Community greenspace regeneration projects can involve residents of all ages, backgrounds and abilities. It provides routes for personal and community capacity building, and visual evidence that positive changes are taking place through the regeneration of landscape.
More over, our goal is for each project to be self-sustaining through community management – participants supporting each other, and managing the project for themselves. We use community participative design workshops to build the capacity of a group to design their own project. This knowledge and experience is essential to understand the issues involved in the management of a community growing project. To this we add training and support to establish a community association to manage their project.
Co-production & Greenspace Management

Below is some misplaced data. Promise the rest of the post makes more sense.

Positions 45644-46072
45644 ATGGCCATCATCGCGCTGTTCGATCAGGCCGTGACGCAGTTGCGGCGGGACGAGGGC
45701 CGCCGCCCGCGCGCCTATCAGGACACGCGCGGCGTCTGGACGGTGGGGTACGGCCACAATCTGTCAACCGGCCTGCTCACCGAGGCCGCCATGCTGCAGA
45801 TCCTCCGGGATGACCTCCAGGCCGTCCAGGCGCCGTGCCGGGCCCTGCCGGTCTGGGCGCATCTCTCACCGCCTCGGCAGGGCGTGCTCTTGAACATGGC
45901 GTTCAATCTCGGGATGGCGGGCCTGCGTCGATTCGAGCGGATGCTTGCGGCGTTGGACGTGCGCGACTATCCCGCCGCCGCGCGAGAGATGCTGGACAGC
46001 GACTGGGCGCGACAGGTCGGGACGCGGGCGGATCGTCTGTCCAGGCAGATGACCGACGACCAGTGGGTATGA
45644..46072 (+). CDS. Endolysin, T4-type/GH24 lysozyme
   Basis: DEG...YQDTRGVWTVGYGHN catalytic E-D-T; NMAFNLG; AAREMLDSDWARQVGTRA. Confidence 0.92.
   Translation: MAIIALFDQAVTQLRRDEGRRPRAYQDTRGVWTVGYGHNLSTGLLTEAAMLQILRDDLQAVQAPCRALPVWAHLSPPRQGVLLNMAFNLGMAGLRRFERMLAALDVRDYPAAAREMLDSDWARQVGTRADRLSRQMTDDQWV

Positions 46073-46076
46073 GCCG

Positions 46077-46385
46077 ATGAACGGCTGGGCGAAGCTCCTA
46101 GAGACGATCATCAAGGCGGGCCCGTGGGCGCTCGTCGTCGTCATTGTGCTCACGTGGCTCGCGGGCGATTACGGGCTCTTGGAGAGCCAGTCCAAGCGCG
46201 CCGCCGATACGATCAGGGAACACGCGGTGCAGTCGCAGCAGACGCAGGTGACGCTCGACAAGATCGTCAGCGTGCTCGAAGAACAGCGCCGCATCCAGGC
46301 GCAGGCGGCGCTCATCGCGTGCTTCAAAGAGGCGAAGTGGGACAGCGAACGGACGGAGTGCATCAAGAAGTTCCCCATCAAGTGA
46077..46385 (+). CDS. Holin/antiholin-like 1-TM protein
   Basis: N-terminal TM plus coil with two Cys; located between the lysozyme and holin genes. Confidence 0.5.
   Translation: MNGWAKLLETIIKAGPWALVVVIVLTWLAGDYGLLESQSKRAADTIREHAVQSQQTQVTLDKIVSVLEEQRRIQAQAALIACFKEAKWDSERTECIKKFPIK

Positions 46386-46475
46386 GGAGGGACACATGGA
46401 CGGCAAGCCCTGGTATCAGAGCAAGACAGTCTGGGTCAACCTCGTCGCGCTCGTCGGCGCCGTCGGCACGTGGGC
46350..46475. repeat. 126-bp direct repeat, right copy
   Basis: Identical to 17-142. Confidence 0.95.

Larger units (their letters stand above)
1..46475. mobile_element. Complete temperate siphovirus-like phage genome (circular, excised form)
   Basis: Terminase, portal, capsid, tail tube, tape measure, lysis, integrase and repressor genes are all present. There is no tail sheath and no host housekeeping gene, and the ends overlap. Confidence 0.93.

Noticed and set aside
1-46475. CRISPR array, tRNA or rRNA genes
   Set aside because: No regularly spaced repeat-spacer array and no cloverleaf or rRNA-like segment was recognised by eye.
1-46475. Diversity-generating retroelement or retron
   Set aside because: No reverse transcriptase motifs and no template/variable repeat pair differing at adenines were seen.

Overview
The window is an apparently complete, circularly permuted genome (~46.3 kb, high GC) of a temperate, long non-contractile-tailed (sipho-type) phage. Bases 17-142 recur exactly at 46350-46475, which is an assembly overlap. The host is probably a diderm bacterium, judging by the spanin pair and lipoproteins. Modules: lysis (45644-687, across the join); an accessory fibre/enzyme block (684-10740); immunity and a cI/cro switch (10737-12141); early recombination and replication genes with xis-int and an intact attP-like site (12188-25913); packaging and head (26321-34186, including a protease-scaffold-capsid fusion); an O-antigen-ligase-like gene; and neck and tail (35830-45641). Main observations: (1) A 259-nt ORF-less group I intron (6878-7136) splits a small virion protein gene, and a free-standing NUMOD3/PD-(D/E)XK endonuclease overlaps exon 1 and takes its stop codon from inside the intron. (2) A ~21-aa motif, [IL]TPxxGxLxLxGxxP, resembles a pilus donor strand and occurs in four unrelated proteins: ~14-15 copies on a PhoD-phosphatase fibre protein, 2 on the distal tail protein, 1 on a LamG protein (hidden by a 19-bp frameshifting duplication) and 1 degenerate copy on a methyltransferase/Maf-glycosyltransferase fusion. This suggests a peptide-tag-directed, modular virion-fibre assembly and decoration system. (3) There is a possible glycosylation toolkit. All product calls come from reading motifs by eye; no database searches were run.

Traditionally, the greenspace in housing estates has been managed by Councils with little direct involvement of local households. Some Councils now contract large landscaping firms to regenerate and maintain greenspace. These contractors often have little or no relationship with the local households.
In recent years, reducing budgets are limiting what Councils can do to maintain and upgrade landscapes, this opens up opportunities to encourage and support local households to take a role – sometimes called ‘co-production’. Best practice projects in community greenspace management have shown that multiple benefits come from involving communities in the design and management of their greenspace.